Pollution vs. Income

Just what I am pondering.  From more recent work out of the Cleveland Fed: Manufacturing and Pollution: Trends in Old and New Industrial Centers is this graphic:

Maybe It’s Time to Give Up on Africa

ASI:

Britain’s international aid budget costs the equivalent of 22 days of national borrowing from international markets. By 2015, British Aid will have increased by 34.2% to £11.5 billion per annum. Including personal donations and state spending, Britain gives 0.8% of GDP in international aid. With state aid increasing, more people should ask: Why . . . → Read More: Maybe It’s Time to Give Up on Africa

Demographic patterns and structural change in North Africa and the Middle East

The political turmoil in Tunisia and Egypt that precipitated the abrupt end of decades of political dictatorships that governed the vast majority of countires in the MENA (Middle East and North Africa) region. The political revolution, influenced by democratic upheaval in Tunisia and Egypt, facilitated the attempts to overhaul the autocratic regimes in Bahrain, . . . → Read More: Demographic Patterns and Structural Change in North Africa and the Middle East

Does big government weaken the social fabric?

Perhaps I should confess at the outset that I cannot provide a definitive answer to this question. What I am about to present is some evidence suggesting that big government might weaken the social fabric. I think the evidence is sufficiently strong to suggest that the question should be considered seriously. (I provided similar . . . → Read More: Does Big Government Weaken the Social Fabric?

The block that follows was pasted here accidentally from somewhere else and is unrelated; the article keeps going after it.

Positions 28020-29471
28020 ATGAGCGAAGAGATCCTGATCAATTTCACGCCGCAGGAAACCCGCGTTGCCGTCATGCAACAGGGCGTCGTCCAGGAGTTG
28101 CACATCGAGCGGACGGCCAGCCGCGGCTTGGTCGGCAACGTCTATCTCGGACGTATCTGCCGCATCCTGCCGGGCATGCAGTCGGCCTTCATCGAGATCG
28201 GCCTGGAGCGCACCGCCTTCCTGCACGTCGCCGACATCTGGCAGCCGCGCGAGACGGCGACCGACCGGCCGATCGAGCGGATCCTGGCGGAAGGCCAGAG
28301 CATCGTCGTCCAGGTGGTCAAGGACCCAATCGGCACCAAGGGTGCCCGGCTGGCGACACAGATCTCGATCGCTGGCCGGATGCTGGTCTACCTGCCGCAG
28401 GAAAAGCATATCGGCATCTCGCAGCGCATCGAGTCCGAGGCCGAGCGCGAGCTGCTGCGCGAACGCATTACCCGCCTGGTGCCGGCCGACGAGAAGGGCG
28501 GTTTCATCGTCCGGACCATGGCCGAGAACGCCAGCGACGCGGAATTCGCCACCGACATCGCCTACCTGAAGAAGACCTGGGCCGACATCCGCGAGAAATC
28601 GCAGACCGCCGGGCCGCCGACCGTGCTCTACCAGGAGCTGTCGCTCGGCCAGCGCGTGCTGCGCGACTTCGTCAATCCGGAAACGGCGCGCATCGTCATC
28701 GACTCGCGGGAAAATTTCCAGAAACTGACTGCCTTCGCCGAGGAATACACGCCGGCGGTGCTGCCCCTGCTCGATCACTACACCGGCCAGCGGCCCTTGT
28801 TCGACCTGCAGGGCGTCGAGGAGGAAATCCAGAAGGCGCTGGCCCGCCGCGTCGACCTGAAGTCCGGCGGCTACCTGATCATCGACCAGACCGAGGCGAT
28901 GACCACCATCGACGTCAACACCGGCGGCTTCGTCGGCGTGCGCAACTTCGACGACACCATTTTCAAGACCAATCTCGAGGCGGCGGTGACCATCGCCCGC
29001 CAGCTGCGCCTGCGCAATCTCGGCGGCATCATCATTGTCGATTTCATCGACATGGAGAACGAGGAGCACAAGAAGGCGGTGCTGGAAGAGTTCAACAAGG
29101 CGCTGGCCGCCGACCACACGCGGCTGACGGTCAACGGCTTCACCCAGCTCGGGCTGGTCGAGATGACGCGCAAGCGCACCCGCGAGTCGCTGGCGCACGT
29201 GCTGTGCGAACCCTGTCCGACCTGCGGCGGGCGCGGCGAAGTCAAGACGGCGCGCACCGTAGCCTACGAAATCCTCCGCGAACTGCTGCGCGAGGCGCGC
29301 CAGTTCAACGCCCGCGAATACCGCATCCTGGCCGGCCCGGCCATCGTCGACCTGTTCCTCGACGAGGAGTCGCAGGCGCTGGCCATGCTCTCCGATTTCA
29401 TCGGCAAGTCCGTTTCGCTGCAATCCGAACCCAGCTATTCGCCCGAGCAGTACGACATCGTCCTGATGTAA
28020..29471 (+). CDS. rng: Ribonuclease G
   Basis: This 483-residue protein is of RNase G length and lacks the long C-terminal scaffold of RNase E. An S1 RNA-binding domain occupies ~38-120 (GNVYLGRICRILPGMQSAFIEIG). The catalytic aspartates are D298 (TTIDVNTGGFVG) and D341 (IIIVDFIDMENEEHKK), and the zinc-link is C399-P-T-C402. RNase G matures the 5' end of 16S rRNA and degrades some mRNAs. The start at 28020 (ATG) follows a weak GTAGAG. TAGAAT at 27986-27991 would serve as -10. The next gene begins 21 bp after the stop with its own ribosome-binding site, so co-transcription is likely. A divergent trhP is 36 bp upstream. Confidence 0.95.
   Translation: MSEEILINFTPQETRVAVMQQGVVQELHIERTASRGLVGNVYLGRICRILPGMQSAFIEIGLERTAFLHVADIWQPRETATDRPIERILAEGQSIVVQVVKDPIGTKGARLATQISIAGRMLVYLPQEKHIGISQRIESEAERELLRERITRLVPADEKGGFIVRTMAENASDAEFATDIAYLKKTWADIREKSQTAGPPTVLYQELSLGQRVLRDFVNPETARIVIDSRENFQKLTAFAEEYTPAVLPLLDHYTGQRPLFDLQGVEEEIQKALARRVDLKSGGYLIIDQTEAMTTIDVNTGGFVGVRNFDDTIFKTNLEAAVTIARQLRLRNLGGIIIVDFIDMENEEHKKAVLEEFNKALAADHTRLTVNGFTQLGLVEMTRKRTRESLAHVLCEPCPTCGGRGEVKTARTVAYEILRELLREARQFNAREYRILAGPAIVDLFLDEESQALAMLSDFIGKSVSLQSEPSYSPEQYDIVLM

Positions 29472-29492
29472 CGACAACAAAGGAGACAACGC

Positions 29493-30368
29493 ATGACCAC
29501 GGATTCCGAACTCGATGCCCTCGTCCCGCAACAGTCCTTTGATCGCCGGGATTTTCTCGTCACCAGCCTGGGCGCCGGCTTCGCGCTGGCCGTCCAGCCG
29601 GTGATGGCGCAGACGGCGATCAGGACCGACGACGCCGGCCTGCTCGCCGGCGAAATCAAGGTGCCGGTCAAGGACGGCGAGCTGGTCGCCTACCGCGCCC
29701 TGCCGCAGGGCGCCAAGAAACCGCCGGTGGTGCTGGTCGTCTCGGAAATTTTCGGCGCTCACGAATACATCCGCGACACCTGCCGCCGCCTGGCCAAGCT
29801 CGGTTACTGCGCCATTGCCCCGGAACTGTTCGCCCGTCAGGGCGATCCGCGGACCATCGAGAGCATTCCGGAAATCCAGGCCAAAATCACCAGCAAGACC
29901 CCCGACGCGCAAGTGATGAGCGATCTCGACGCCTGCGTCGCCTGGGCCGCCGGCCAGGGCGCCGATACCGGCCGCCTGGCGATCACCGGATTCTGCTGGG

Are we losing faith that hard work brings success?

I have recently been thinking about differences in values held by people in high income countries with big governments and those with smaller governments. In my last post I looked at evidence from the World Values Survey of differences in qualities that people consider are important for children to learn. One of the differences . . . → Read More: Are We Losing Faith That Hard Work Brings Success?

Does the importance of values encouraged in children vary with size of government?

If big government is taking us towards a brave new world we might expect this to show up in differences in values held by people in countries with big and small governments. As discussed in my last post there seems to be some evidence that people in high-income countries with big governments tend to . . . → Read More: Does the Importance of Values Encouraged in Children Vary With the Size of Government?

Can New Zealand catch up to Australia?

Is New Zealand disadvantaged by economic geography to such an extent that it cannot hope to catch up to Australia’s average income levels, even with further improvements in institutions and policies? That is probably the most important question considered in the second report of the 2025 Taskforce that was released a few days ago.

. . . → Read More: Can New Zealand catch up to Australia?

Is Economic Growth Causing the Chinese to Become Discontented or Just More Optimistic?

In my last post I suggested that the reasons why rapid economic growth has not resulted in increased average life satisfaction in China over the last couple of decades have more to do with rising aspirations than with increased income inequality. In this post I want to consider those issues further.

My first point . . . → Read More: Is Economic Growth Causing the Chinese to Become Discontented or Just More Optimistic?